Classic 100% Whole Wheat Bread
For the past year or so, I’ve been on the hunt for a whole wheat bread recipe that we could use as a staple around here. I’d been doing halvsies with white flour, trying to improve the texture and flavor because, honestly, I think a lot of genuine whole wheat bread tastes like plywood.
My hunt is over, thanks to my cousins who recently posted this recipe to their blog. It comes from the King Arthur Flour website, which is another one of my favorite recipe sources. This bread is soft, light, moist, and my one-year-old likes it. Oh, and Steve and I like it, too. I cheated and used my bread machine to make the dough, but I shaped it myself and baked it in the oven. It was fantastic. If you don’t have a bread maker, either use a dough hook in a stand mixer or your own two hands.
Another realization I’ve had lately is that my kitchen is usually too cold for proofing dough. It frustrated me that everything took FOR-EVER to rise. So, I use a little trick that works perfectly every time. If you don’t already do this, you should because it works. Preheat your oven to the lowest setting (probably around 170), then turn it off. Put the dough in the oven and cover it with a towel. That’s it. I don’t know why I didn’t do this earlier. Maybe I was afraid of accidentally cooking my dough. I got pizza dough to rise in 15 minutes instead of the usual 30-45. That’s reason enough for me.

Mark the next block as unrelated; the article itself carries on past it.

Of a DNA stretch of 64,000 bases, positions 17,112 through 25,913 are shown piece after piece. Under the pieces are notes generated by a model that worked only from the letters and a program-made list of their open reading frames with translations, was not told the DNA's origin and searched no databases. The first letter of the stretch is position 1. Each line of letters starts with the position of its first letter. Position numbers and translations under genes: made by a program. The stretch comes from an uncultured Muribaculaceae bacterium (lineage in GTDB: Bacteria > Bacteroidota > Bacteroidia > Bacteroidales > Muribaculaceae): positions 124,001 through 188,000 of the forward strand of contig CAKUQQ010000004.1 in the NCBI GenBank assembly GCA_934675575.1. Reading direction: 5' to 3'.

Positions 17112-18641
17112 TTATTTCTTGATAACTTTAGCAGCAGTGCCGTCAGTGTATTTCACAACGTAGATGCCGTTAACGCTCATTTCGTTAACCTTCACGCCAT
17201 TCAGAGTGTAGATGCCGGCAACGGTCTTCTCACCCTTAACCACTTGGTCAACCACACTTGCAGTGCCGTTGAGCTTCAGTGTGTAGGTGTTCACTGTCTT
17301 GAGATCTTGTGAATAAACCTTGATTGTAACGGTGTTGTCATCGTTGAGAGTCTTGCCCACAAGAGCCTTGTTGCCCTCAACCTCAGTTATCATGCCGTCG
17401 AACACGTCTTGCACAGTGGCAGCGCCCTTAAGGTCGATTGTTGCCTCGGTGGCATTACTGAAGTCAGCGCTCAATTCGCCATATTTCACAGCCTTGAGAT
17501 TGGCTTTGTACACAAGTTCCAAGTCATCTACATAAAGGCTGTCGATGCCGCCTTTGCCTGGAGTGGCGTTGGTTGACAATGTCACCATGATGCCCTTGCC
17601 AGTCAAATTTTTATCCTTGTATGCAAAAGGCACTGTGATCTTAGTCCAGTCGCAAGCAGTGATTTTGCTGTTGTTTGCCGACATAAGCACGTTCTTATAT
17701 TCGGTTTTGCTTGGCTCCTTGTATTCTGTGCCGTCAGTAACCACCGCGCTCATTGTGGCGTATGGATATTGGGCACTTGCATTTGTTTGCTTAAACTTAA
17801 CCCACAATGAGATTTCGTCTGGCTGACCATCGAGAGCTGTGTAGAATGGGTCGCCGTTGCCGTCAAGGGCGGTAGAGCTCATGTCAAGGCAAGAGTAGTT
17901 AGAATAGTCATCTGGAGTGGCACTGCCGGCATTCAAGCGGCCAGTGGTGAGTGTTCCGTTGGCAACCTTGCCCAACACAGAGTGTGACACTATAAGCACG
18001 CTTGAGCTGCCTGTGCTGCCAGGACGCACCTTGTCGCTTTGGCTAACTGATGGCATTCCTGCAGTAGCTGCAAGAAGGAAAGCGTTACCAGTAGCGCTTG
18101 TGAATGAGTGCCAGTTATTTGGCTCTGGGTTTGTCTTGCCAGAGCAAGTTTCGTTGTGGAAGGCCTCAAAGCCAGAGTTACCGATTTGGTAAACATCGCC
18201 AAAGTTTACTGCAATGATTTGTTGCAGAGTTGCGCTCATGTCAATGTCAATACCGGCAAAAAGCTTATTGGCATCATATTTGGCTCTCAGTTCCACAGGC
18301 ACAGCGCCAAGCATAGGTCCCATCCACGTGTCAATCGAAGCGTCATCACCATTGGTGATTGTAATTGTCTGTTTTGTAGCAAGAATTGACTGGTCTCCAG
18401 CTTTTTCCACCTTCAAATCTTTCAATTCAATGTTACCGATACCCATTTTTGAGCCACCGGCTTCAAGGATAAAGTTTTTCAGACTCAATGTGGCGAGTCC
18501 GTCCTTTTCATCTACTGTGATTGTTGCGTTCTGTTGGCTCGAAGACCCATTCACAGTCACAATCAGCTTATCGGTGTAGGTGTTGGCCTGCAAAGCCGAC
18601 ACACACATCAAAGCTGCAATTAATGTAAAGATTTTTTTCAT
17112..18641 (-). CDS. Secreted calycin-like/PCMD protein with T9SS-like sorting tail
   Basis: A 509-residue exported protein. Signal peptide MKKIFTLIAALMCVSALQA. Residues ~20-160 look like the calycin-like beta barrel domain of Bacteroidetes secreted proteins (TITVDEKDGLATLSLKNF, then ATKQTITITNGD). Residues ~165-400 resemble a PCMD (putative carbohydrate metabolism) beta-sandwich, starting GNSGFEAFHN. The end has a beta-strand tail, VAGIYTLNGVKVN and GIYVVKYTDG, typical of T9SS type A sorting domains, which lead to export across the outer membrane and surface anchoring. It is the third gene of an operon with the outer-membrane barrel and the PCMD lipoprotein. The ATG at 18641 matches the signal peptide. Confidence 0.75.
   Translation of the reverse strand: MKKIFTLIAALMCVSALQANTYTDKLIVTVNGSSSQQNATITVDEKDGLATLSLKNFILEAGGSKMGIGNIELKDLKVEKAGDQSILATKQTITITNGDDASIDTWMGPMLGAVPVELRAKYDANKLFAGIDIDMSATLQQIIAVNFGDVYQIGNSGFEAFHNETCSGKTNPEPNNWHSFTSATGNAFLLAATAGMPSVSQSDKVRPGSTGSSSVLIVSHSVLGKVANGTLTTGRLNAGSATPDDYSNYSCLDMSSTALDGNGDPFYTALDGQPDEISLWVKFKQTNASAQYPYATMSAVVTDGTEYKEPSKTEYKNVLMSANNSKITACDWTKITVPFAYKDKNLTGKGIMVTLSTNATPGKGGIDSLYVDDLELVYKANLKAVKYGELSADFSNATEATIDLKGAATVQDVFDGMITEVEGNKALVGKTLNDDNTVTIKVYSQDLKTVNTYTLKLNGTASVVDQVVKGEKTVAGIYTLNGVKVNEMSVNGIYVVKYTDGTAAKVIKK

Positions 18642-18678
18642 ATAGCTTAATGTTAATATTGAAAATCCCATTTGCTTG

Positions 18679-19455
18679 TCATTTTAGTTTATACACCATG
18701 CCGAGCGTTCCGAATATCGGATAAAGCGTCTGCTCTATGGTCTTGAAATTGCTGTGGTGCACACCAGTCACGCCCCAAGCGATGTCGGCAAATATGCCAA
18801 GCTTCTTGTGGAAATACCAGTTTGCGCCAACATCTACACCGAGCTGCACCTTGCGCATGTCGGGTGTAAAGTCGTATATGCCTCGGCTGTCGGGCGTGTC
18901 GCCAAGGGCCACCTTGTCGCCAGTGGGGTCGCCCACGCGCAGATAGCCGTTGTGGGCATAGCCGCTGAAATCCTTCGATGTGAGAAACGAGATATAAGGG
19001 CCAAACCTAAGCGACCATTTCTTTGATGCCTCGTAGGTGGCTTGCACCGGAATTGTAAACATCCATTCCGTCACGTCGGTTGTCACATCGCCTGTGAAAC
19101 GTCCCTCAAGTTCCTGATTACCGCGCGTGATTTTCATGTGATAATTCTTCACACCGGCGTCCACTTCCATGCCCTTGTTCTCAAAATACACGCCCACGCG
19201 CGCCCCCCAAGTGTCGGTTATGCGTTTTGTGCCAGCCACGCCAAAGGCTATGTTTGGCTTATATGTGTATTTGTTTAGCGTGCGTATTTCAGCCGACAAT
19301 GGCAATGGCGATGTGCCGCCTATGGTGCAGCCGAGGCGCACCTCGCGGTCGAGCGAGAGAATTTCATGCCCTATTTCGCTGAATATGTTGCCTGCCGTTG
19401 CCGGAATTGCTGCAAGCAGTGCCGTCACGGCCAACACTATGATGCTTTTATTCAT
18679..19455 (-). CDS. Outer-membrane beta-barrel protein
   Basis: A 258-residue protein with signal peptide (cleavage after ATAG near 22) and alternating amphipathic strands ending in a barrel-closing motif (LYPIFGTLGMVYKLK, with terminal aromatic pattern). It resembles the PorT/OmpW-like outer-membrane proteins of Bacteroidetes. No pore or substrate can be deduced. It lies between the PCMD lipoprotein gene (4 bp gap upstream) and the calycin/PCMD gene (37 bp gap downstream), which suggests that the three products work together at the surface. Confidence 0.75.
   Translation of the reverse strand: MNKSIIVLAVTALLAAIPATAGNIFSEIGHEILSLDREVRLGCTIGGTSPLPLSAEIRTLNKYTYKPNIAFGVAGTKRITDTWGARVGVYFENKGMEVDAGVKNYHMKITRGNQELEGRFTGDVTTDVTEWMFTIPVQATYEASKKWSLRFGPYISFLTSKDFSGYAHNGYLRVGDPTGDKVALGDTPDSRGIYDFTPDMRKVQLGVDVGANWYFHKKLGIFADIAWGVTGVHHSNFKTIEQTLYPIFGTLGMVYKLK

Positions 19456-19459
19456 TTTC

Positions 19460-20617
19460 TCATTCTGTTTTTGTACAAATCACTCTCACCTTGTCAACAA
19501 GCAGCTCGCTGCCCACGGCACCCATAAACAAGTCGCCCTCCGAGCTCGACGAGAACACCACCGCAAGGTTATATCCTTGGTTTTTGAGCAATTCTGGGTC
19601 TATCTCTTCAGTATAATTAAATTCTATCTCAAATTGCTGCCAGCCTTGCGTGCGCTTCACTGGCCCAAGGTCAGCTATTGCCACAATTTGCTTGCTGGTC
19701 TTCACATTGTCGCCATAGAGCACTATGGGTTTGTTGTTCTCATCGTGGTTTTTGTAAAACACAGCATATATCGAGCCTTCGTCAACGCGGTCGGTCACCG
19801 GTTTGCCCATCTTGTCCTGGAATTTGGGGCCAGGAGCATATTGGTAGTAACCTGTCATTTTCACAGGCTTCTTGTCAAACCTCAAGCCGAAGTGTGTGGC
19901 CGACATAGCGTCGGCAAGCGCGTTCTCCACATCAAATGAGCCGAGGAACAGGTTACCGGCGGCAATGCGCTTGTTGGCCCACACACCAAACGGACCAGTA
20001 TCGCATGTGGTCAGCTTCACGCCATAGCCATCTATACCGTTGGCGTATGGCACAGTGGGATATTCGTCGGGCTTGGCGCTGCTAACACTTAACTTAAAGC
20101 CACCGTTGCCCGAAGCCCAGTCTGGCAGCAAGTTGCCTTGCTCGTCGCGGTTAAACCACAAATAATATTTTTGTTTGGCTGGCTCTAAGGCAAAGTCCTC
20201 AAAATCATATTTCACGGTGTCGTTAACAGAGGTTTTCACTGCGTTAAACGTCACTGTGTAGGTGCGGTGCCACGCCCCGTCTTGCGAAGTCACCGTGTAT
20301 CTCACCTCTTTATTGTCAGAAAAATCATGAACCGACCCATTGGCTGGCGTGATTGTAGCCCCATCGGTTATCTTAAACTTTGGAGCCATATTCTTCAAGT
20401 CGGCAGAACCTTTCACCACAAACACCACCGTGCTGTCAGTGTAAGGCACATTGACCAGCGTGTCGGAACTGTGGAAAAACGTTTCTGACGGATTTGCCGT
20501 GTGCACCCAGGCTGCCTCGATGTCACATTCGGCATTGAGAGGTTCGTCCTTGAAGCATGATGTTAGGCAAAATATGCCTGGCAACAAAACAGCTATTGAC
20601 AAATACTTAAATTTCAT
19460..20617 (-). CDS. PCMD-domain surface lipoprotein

Anyway, here’s the bread recipe. It’s definitely a keeper.
from the King Arthur Flour website2 1/2 tsp instant yeast, or 1 packet active dry yeast dissolved in 2 tablespoons water
1 1/3 c water
1/4 c vegetable oil
1/4 c honey, molasses, or maple syrup (I used honey.)
3 1/2 c whole wheat flour
1/4 c nonfat dried milk
1 1/4 tsp salt
Combine all of the ingredients, and stir till the dough starts to leave the sides of the bowl. Dump the dough out on to a lightly greased coutnertop. Oil your hands, and knead the dough for 6 to 8 minutes, or until it becomes smooth and supple. Transfer the dough to a lightly greased bowl, cover, and allow the dough to rise until puffy, though not necessarily doubled in bulk, about 60 minutes, depending on the warmth of your kitchen.
Shape it into an 8-inch log and place in a lightly greased 8 1/2 x 4 1/2-inch loaf pan. Cover the pan loosely with a towel, and allow the bread to rise for about 1 hour, or until it’s crowned about 1-2 inches above the edge of the pan.
Bake the bread in a preheated 350°F oven for about 40 minutes, tenting it lightly with aluminum foil after 20 minutes. (I’ve done it tented and not tented and I think both ways work fine.) Test for doneness by lightly tapping the top. If it sounds hollow, then it’s done. Remove the bread from the oven, and cool it on a wire rack before slicing.
1. Like I said, you can use a bread machine or a stand mixer to make the dough if kneading makes you nervous. Just add the ingredients into your bread maker in the usual order it tells you to (liquids, oils, dry, yeast), run the bread maker on the “dough setting”, remove and shape the dough, let it rise once more, and bake as directed above.